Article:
Popular Photography published hudreds of lens test report, each test summarized in a suject quality chart-- listing the performance of lens at different magnification from 4x to 22x from wide open aperture to smallest aperture, the best picture quality is rated as A+ with red square, followed by A, b+, B...the worst is F

At 4x colum, almsot any lens is solid red, including zoom lenses, in other words, at todays technology, almost any lens at any fstop will produce A+ quality picture-- a Leica lens is as good as a Takumar at 4x.

As magnification increases, the number of red square decreases, the first to gives are aperture at both ends, when it come to 22x no lens, including Leica achieve solid red A+ from F1.4 to f16.

For example, Canon EF 28mm/f2.8 lens at best can only get B+ grade at 20x24 or 22x magnification.

On the other hand, a Leica 35mm/1.4 got two A+ grade 20x24 and two A grade 20x24" for a total of four A+/A grade pictures.

At 22x, the quality of lens shows up clearly: Leica 35/1.4 is a grade A lens, capable of producing top A+/A grade 20x24, Canon EF 28/2.8 is a grade B lens produces lnly B+/B grade 20x24 .

That is what 20x loupe is all about

The talk about "if you need microscope to see picture quality" is pure nonsense.

-- martin tai (martin.tai@capcanada.com), June 27, 2001.

I dont have the magazine at hand. Popular Photography test fifty standard 50mm/1.4 lenses, from Leica to Canon, Nikon.

PoP called the test "The Great 50mm Shootout "

If I remeber correctly, the winner was Carl ZEiss Planar 50mm/1.4 followed by Leica 50mm/1.4. Both Zeiss and Leica lenses can produce grade A+/A grade 20x24 (22x) enlargements at the optimum apertures (from f4 to f11).

I don't think Nikkor 50/1.4 has any A+ grade 20x24, it is at or near the bottom.

-- martin tai (martin.tai@capcanada.com), June 27, 2001.

Leica R and M has many top rated lenses, capable of delivering A+/A quality 20x24" enlargement. There is no need to use MF.

But not all brands of 35mm lens can perform that well at such size, for them, if they want A+ 20x24, they have no option but MF

-- martin tai (martin.tai@capcanada.com), June 27, 2001.


"Leica R and M has many top rated lenses, capable of delivering A+/A quality 20x24" enlargement. There is no need to use MF. " mmm? - so all the top studio/landscape photographers carry all that heavy equipment and the inconvenience of roll film for nothing.

Comparing medium format & 35mm is total poppycock if your comparisons are grain size, sharpness and tonality.

I have used a hasselblad system for years and recently purchased a leica m and konica RF. For fast work at an event or on the street, I'd agree that the rangefinders produce better results because they are smaller, lighter, easier to handle and have greater depth of field but for this kind of photography the technical quality of the photography is not the key issue.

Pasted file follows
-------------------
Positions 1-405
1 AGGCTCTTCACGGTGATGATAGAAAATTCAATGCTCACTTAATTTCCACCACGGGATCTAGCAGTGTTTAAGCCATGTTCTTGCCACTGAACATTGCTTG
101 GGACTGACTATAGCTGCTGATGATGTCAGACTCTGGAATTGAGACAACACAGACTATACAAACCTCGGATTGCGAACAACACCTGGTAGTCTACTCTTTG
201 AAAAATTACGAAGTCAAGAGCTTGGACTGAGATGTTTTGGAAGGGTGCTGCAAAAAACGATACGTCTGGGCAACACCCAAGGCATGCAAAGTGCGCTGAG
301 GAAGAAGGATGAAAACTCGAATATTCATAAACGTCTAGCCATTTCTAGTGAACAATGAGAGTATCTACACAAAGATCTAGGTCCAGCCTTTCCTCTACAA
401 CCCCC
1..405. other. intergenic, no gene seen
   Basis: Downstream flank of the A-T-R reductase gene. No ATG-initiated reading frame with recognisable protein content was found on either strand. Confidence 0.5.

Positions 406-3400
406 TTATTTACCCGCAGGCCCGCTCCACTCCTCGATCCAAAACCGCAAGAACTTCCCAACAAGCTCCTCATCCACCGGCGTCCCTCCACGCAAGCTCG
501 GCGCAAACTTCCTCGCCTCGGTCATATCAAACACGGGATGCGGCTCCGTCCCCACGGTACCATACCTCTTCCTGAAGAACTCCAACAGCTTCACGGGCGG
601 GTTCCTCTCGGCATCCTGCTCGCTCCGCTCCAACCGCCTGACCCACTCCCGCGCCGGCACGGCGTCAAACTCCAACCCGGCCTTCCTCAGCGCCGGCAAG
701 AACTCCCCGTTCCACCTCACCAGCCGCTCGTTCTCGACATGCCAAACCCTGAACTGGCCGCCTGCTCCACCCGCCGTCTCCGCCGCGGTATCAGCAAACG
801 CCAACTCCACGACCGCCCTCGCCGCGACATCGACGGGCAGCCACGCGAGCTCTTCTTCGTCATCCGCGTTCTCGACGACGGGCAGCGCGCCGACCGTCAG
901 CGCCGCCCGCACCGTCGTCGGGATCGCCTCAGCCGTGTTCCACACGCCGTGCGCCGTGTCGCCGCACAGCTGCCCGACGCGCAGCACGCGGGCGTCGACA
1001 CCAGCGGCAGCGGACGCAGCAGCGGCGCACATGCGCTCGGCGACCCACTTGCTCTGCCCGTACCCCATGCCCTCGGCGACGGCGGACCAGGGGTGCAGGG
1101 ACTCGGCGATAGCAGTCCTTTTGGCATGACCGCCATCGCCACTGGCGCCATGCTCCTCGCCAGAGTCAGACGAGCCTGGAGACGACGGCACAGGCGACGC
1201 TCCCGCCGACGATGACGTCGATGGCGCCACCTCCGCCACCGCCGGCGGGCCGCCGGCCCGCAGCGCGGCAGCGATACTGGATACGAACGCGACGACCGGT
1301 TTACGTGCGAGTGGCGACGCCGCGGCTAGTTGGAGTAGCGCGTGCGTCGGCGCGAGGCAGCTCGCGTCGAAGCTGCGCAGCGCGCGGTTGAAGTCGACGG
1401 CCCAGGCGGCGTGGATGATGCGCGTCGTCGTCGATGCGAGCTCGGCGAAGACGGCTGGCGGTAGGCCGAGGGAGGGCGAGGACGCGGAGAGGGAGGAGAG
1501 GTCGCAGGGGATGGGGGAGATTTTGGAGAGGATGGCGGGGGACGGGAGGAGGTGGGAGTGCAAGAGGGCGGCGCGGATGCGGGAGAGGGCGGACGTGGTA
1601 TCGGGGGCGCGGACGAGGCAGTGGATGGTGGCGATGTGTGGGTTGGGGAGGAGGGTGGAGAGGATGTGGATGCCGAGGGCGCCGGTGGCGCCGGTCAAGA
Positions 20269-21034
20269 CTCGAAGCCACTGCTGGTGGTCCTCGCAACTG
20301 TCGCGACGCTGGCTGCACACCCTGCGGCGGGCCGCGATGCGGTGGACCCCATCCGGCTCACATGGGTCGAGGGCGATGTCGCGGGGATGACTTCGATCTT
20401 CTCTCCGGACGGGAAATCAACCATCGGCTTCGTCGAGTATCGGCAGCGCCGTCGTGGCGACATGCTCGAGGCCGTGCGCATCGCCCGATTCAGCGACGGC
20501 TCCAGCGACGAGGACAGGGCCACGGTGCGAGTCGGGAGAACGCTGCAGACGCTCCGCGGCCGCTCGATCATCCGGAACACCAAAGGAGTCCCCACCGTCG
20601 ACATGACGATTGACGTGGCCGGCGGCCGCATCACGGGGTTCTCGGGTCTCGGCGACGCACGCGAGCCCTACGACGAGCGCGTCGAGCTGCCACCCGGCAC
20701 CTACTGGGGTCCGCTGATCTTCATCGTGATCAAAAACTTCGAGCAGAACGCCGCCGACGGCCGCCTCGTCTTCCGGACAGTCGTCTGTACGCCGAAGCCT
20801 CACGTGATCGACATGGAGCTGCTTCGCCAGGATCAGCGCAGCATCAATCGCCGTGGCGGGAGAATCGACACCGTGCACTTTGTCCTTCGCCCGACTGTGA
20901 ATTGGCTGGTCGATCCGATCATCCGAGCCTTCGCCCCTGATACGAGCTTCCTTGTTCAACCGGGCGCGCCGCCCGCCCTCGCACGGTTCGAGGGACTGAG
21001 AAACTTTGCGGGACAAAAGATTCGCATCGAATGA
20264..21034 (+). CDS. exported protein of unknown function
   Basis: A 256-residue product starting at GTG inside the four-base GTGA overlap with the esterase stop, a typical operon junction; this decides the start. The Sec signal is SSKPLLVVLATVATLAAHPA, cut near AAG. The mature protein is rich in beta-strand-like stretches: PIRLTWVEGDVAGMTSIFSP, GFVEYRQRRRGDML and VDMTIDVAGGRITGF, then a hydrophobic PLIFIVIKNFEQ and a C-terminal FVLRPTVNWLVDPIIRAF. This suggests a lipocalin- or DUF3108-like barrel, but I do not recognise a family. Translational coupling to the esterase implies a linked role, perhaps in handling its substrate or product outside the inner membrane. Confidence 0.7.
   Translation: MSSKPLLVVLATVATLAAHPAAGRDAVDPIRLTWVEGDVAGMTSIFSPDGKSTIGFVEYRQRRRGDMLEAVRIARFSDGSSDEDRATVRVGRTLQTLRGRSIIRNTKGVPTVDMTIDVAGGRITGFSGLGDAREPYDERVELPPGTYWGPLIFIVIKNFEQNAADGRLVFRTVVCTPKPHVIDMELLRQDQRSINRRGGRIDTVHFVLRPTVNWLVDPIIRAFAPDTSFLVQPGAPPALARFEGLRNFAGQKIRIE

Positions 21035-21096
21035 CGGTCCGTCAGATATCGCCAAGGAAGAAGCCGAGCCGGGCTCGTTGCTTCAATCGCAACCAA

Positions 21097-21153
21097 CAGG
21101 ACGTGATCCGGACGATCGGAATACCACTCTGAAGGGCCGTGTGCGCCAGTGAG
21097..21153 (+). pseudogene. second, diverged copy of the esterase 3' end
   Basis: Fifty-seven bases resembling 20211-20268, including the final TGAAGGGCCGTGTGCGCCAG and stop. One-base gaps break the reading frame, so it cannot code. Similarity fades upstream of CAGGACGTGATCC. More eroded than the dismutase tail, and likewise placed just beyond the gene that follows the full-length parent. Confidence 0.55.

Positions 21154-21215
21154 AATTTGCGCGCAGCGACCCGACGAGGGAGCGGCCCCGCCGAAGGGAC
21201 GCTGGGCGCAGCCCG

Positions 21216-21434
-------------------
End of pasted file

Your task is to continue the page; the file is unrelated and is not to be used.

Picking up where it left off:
There are also photographs whose content is so great that they should be blown up to to 16x20 or whatever BUT even at 10x8 I can see better technical results with medium format at 16x20 it is a quantum leap apart.

With all high end 35mm you are talking about slight difference, medium format (esp 6x7) will blow it apart but takes a lot more effort to get right.

I am not trying to denigrate Leica - I think that the small amount of gear I have is fantastic and the quality for 35mm is amazing but it ain't medium format and it ain't large format and will NEVER beat them on their turf.


-- Tapas Maiti (tapasmaiti@aol.com), June 28, 2001.

The days of MF is numbered

A new superfilm on the block capable of 1000x enlargement may make MF obsolete. Gigabitfilm< /a>

My MInox may even beat MF :)

-- martin tai (
martin.tai@capcanada.com), June 28, 2001.

What is Gigabitfilm

Leica plus Gigabitfilm beats MF

A Minox loaded with Gigabitfilm may beat MF too

-- martin tai (martin.tai@capcanada.com), June 28, 2001.


-- martin tai (martin.tai@capcanada.com), June 28, 2001.

"PoP called the test "The Great 50mm Shootout "

If I remeber correctly, the winner was Carl ZEiss Planar 50mm/1.4 followed by Leica 50mm/1.4. Both Zeiss and Leica lenses can produce grade A+/A grade 20x24 (22x) enlargements at the optimum apertures (from f4 to f11).

I don't think Nikkor 50/1.4 has any A+ grade 20x24, it is at or near the bottom.

-- martin tai (martin.tai@capcanada.com), June 27, 2000"

From Pop Photography Feb. 1999.

"By a small margin, the 50mm f/1.4 Carl Zeiss Planar delivered the best overall image quality... It edges out both the 50mm f/1.4 Canon EF and the 50mm f/1.4 Summilux-R."

If you look at their test results the Zeiss gets 3 grades of A+ for 20x24 enlargements and 2 A grades. The Canon get 1 A+ grade and 3 A grades. The Leica gets 4 A grades. The Minolta gets 2 A+ grades and 2 A grades. The Nikon also gets 2 A+ grades for 20x24 enlargements and 2 A grades.

-- Marc Bergman (mbergma2@ix.netcom.com), June 29, 2001.

The Canon f2.8 L 28-70mm is a very good lens, period!

-- Mitchell Li (mitchli@pacbell.net), July 01, 2001.

Caon EF 28-70/2.8L indeed is an excellent lens

It is best at 50mm focal length, at f8 it can produce on A+ grade 20x24" and one A grade 20x24".